The most famous landmark of Capri is formed by the so called Faraglioni. These are the rocks that rise out of the sea like natural sentries in front of the coast of the island. Especially from the Garden of Augustus one has a beautiful view of these picturesque islands.
History and description
The three rocky islands called Faraglioni are located just off the southern point of the islands.
The only one of the three still connected to the mainland is the Faraglione di Terra. Also called Faraglione di Saetta, it measures 110 meters, making it the highest of the three.
The Faraglione di Mezzo (or Faraglione di Stella) is, thanks to the hole in the middle, the most photogenic of the three. This hole forms a sixty-meter-long natural corridor through the rock.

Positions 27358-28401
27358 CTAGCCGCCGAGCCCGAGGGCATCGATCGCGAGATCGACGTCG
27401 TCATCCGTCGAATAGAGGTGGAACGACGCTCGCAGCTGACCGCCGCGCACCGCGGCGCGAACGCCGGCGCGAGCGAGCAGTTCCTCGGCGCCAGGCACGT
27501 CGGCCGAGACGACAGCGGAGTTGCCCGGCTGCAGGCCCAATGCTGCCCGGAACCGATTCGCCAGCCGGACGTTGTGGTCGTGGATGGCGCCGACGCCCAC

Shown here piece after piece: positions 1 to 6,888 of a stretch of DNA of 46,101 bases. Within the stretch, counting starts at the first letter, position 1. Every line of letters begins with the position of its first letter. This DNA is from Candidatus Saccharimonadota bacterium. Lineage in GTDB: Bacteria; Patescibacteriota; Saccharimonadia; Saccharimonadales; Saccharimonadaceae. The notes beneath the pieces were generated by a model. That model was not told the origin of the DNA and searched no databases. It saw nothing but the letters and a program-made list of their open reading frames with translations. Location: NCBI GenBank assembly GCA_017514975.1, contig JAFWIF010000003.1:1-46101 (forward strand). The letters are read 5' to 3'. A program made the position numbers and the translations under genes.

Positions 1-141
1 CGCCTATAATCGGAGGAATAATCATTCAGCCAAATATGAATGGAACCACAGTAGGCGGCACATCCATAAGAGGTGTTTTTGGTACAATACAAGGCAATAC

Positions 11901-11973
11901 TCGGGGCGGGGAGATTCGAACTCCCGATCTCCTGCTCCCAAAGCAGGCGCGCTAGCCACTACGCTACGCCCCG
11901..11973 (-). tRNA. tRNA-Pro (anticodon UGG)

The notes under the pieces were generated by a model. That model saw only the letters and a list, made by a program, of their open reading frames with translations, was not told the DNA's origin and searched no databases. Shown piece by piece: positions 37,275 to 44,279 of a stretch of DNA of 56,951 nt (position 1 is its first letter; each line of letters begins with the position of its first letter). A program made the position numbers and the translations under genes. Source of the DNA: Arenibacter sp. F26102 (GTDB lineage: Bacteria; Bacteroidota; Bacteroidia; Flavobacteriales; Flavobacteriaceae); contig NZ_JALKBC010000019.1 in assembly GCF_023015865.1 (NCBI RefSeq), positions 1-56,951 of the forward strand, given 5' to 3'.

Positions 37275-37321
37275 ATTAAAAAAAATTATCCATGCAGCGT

The Faraglione di Fuori (also called the Scopolo) is 104 meters high. It is the natural habitat of the rare blue lizard.
In reality, there is a fourth faraglione, which rises from the sea behind the other three. This one is called Scoglio del Monacone, or “Monk’s Rock.” It is named after the foca monaca (“monk seal”), which until 1904 used to inhabit this island. Of this endangered seal species, unfortunately only about 500 specimens are still alive.
The word faraglioni comes from the Greek word for “lighthouse”, pharos. In the past, fires were lit on the rocks at night so that ships knew where they were.
For writers, the Faraglioni have been a source of inspiration for centuries. According to Homer, they were huge boulders thrown into the sea by the cyclops Polyphemus, while Virgil’s sirens made sailors perish there through their lovely singing.
How to reach the Faraglioni
From the Tragara belvedere, one can walk down a steep staircase on foot. Those who don’t feel like doing this can take a shuttle from the Marina Piccola.